But his odds here — second-favorite behind Harden — would indicate he's a 40% shot to win MVP, playing for a team that's 28th in defensive rating and could be in danger of not having home-court advantage in the first round if they don't turn it around soon. Even though few really question his pre-eminence as the league's best player, you're not winning MVP with this disappointing of a team.

At the same time, we've been in this situation before with Cleveland in 2015, when the Cavs were under .500 in the middle of January with a lot of new characters and rotations to work out, and it ended up okay for them. If the Cavs somehow work out their defensive issues and rally to a top-two finish in the East, maybe LeBron can win MVP for the fifth time.

Giannis Antetokounmpo — current odds: +700

If the Greek Freak is going to win MVP this year, as some thought he might after the first month of the season, Milwaukee is going to have to start winning some games and moving up the standings.

It's a historical aberration for an NBA MVP to come from outside a top-three seed in either conference — such is the importance of a great team in pushing a player to the highest honor. It takes something even more historically aberrational, you know, like registering a triple-double 42 times to win MVP.

While Giannis has been incredible and continued his upward trajectory, he hasn't been great enough to overcome a team that looks destined for 1st round Eastern Conference fodder and about 42-45 wins, and is saddled with a bad defense and the frustrating coaching of Jason Kidd.

Steph Curry — current odds: +1650

The oddsmakers must be counting on enough voters putting both Durant and Curry on their ballots to substantially cancel each other out. This price feels on the long side, too, but it's more understandable.

We've already covered why I think Durant is more important, but Curry is obviously still an elite player. If you're an advanced stats person, Steph has both more Win Shares and a higher PER this season, despite missing those 11 games in December.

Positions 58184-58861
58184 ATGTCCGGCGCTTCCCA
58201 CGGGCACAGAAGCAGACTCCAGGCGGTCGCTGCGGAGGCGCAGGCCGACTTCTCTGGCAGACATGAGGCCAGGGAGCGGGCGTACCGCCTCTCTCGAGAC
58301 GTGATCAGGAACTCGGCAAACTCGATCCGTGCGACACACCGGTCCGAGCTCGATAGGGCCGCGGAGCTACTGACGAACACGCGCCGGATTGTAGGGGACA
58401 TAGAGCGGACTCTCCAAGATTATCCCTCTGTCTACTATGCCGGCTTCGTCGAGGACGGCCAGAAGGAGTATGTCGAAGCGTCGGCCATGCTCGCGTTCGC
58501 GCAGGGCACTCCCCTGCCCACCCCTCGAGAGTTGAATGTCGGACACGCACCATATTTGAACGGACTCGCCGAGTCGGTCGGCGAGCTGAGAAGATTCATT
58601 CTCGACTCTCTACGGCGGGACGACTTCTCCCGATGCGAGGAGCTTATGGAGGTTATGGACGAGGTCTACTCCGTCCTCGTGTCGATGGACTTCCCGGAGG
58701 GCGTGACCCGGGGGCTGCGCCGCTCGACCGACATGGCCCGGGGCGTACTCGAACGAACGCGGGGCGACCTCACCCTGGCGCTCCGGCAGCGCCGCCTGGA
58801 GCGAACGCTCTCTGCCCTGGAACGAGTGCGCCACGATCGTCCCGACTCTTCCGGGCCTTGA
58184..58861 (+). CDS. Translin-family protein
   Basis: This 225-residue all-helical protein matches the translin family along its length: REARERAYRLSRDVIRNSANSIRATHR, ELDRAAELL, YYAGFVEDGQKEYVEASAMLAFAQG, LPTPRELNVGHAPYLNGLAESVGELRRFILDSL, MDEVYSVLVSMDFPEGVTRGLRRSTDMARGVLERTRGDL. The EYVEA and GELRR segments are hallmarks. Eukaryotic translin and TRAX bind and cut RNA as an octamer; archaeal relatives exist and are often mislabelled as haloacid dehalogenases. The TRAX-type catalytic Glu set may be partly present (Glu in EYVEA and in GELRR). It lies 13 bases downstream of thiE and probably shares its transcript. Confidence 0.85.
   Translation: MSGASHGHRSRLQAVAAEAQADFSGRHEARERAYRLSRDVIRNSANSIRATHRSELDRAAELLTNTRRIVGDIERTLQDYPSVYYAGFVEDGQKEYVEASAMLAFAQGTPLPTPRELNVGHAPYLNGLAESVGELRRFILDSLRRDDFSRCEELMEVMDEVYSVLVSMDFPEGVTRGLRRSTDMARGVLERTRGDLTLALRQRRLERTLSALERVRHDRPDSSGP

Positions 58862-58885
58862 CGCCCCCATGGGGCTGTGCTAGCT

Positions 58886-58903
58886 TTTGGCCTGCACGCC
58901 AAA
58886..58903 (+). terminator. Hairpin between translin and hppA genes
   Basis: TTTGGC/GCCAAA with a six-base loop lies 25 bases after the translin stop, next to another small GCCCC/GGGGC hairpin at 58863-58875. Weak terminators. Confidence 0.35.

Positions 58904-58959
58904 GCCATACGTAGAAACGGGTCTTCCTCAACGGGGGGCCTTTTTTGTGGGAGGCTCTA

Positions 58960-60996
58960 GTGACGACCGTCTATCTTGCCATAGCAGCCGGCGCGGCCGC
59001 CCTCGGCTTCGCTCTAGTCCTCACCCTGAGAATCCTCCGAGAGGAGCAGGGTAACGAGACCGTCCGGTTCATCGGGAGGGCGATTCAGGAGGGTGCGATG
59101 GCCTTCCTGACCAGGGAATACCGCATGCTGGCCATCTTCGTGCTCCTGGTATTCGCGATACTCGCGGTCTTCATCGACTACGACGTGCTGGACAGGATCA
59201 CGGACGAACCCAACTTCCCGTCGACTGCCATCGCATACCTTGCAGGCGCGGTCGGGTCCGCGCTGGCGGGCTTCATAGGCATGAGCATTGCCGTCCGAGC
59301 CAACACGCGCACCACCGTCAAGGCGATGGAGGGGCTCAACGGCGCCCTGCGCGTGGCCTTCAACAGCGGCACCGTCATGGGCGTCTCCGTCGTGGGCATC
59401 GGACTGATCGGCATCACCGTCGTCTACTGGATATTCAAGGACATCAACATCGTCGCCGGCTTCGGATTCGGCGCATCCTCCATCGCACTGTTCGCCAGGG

But the thing is that you usually get penalized in MVP voting for missing a month, and the ankle that kept him out then was slightly aggravated a week ago. Combining that with his history of ankle injuries, the Warriors' desire to keep everyone healthy for the spring and the fact that Golden State can still be relatively dominant without Curry means that No. 30 will probably sitting out a fair number of games in the back half of the regular season.

Kyrie Irving — current odds: +1200

There's this weird perception I have that I can't help but shake when I watch the Celtics, and that's that it feels more like a 2015 Hawks team as a likely No. 1 seed than a team carried by an unstoppable superstar in his first year. That's why I have him down in the last spot in this column.

Now, the easy thing to do would be to cite how Kyrie's counting stats and clutch stats aren't what Isaiah Thomas' were a year ago, but that would be reductionary and disrespectful to the rest of the team.

The Celtics are No. 1 in the NBA in defensive rating, and I put a lot of that on Marcus Smart, Al Horford, Jaylen Brown, and Jayson Tatum, but it's not like they've had to hide Irving every single moment on that end. And, of course, Kyrie has been up to his normal wizardry on the offensive end. But it's not anything we don't expect from him, and it's coming on a very egalitarian team.

Perhaps the only way Irving gets into the conversation is if Boston finishes with the entire league's best record, Houston falters big-time and Curry and Durant can do no better than the other.

Of course, there are more than these six players having great seasons. If you're looking for a long-shot, DeMar DeRozan is at 80/1 odds for the consistent Raptors, and Jimmy Butler is at 100/1 on the surging T-Wolves.